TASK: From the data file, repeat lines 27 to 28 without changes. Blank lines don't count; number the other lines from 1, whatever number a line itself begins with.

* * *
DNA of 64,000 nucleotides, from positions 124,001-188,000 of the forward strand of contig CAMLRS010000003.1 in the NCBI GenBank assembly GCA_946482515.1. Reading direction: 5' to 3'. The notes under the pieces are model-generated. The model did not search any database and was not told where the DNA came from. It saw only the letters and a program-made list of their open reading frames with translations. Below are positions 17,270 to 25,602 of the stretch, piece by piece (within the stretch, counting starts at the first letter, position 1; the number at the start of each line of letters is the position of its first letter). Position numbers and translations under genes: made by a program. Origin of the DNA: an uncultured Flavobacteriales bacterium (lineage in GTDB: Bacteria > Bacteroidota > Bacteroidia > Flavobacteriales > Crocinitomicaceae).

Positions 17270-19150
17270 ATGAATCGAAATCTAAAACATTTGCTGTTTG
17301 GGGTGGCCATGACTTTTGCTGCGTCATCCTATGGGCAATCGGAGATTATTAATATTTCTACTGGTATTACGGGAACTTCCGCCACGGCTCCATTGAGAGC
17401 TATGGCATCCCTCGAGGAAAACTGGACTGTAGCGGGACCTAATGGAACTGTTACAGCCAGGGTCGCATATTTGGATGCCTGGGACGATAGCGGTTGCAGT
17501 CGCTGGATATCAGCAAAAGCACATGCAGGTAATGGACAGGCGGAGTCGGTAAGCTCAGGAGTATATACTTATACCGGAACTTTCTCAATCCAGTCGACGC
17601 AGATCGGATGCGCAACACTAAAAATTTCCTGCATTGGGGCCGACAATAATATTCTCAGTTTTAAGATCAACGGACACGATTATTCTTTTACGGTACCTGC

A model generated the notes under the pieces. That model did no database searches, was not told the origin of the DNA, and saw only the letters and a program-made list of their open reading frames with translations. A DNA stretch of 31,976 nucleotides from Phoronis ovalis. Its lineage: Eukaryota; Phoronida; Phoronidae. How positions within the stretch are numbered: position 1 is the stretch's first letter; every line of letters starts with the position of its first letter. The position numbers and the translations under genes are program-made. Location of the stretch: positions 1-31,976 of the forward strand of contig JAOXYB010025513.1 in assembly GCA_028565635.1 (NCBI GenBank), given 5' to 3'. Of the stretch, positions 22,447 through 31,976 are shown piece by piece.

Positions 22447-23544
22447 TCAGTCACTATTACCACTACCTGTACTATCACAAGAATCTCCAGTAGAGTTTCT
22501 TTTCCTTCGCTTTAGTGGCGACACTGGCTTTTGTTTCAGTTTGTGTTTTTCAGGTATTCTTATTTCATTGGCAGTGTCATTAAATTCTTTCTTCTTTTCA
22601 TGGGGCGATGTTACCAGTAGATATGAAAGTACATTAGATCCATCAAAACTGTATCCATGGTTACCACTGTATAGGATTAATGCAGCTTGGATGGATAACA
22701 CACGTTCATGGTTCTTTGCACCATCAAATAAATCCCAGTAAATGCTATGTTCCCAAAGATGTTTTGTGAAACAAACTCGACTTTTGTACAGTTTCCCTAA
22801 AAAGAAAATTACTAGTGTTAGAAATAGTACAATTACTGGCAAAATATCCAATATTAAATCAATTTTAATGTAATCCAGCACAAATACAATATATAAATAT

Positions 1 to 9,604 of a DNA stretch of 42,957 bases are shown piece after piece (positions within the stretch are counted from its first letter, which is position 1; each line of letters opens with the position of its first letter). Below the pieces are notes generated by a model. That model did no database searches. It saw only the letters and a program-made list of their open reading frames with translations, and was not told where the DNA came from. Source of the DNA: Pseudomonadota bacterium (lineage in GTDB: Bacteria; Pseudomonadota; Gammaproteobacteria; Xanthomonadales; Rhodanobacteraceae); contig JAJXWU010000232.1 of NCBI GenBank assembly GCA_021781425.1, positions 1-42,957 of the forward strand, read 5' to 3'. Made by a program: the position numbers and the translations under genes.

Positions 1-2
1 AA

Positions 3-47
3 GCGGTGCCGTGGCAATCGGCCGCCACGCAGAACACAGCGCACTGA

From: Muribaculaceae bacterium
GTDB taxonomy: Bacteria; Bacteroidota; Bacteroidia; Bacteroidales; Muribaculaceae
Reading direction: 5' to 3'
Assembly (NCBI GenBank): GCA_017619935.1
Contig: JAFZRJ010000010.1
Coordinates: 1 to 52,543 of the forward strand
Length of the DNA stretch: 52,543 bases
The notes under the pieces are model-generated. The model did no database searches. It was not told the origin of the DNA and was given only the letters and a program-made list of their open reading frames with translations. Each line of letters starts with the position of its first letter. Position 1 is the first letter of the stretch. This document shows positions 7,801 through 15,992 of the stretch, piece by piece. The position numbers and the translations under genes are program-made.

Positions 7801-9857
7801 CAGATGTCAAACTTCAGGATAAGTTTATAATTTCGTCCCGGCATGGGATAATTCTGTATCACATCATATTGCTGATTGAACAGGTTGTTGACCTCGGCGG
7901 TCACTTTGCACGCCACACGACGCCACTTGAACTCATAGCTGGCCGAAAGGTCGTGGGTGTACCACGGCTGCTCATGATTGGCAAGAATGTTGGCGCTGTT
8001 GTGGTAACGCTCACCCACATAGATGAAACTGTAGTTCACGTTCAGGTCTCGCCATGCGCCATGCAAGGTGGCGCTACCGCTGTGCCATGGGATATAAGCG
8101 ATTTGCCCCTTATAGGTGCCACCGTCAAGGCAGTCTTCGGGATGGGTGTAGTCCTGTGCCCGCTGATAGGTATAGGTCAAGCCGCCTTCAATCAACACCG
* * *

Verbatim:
The notes under the pieces are model-generated. The model did no database searches. It was not told the origin of the DNA and was given only the letters and a program-made list of their open reading frames with translations. Each line of letters starts with the position of its first letter. Position 1 is the first letter of the stretch. This document shows positions 7,801 through 15,992 of the stretch, piece by piece. The position numbers and the translations under genes are program-made.

Positions 7801-9857